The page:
In a history or social studies class, use Surviving History: The Fever! to learn about life in America during the post-revolutionary period. Use the primary-source documents to help students dive more deeply into the history and engage with what it was like to live in the United States at the time. Challenge your students to play solo or in groups as they try to unlock all the endings. You might even have them diagram their choices on butcher paper or a whiteboard to map out how difference choices lead to different outcomes. Or, have your students create their own branching narratives: What kind of story would they tell? What kinds of endings would they choose?Continue reading Show less
Surviving History: The Fever! is a website that lets users experience a real-life disease outbreak that gripped Philadelphia in late 1793. Users play as the fictional Dr. John Brooks, a doctor who lives in post-revolution Philadelphia with his wife and three children. As the narrative begins, Dr. Brooks starts his day and quickly encounters rumors of a mysterious illness afflicting his neighbors. Users read a passage about his day so far before choosing among a few links (usually two, but sometimes up to four) and select an action to take next.
As users click through the narrative, they'll earn badges for things they do along the way (such as meeting a fellow doctor or helping a child) and end up at one of 20 possible endings -- some of which are happy, most of which are tragic. Users' progress is tracked using browser cookies, so you can continue to play through and revisit your achievements endlessly until you reset the browser. The site includes helpful information on how to do this; it also features a progress-tracking page where users can view the badges and endings they've unlocked. There's also a how-to page and an extensive list of primary sources that describe the historical outbreak and its aftermath.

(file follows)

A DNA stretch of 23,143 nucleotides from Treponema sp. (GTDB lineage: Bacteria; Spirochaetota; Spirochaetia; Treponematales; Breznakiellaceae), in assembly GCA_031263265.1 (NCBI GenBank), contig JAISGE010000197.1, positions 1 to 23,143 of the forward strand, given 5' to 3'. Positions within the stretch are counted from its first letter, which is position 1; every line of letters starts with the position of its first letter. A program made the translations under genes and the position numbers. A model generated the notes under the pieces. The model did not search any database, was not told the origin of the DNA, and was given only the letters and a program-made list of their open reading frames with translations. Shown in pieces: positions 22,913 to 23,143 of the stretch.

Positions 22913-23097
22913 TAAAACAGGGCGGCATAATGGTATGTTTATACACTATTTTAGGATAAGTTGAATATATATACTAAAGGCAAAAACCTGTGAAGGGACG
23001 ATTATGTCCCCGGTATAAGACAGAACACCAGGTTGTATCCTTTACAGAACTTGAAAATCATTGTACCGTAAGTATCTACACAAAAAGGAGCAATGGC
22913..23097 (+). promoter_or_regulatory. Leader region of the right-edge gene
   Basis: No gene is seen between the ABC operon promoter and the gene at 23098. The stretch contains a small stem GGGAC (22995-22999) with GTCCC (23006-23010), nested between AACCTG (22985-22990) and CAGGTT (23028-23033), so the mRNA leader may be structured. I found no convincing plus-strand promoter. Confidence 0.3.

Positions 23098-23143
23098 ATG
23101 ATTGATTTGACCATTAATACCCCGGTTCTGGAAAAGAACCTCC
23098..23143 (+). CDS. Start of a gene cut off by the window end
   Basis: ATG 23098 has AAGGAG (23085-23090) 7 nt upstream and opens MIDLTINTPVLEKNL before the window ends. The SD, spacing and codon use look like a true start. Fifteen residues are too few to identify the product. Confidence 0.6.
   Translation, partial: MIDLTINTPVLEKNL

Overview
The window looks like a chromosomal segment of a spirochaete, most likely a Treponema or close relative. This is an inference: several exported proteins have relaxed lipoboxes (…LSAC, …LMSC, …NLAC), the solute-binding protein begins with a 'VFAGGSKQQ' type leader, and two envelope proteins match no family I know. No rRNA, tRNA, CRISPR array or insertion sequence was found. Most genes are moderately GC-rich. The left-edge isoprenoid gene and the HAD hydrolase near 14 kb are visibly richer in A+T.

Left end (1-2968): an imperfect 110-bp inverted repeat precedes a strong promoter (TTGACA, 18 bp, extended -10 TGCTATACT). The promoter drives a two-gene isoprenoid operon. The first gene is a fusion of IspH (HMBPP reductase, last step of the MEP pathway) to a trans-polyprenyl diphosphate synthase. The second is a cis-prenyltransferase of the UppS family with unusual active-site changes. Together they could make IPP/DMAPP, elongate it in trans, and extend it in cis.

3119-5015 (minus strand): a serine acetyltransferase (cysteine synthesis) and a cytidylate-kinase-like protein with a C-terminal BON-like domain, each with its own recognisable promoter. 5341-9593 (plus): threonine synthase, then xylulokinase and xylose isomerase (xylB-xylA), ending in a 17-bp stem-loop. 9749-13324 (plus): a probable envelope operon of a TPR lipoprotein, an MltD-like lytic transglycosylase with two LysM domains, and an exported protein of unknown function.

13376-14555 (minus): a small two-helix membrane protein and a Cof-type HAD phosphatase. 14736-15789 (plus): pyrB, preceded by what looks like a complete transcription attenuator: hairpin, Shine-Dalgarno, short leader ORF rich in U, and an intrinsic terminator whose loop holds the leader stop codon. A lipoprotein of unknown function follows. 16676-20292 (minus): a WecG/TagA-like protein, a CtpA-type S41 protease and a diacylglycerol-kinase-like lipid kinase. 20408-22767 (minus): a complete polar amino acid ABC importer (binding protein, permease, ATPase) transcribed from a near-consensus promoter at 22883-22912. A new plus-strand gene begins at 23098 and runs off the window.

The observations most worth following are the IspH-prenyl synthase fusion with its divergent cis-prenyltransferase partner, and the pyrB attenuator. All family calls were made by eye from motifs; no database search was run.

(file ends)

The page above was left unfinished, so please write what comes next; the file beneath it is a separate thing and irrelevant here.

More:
It would be easy to underestimate this tool's appeal: There's a lot of reading going on here, and the experience might seem pretty dry at first. The site looks a lot like the choose-your-own-adventure books some may have loved to read as kids. While this game is definitely inspired by those books, the site's playful language, gripping narrative, and slick design make it an excellent way for kids to explore a modern take on the choose-your-own-adventure experience. There are also some interesting glimpses into the lives of people from this time whose experiences aren't often discussed; Dr. Brooks encounters the poor and the disabled, and the end-of-story narratives shed light on poverty and discrimination in an insightful tone that offers a glimpse into another world.
The site's main limitations are that it's mostly text-based and that its tracking system is pretty simple. Progress tracking is entirely based on browser cookies, so you can really only have one user experience per device. Plus, it would be even better if some of those clever Web-design choices offered more interactivity (such as more opportunities for kids to write or record) and a wider variety of multimedia selections. Nevertheless, it's an engaging experience that can help illustrate for students how even seemingly small choices can make a big difference.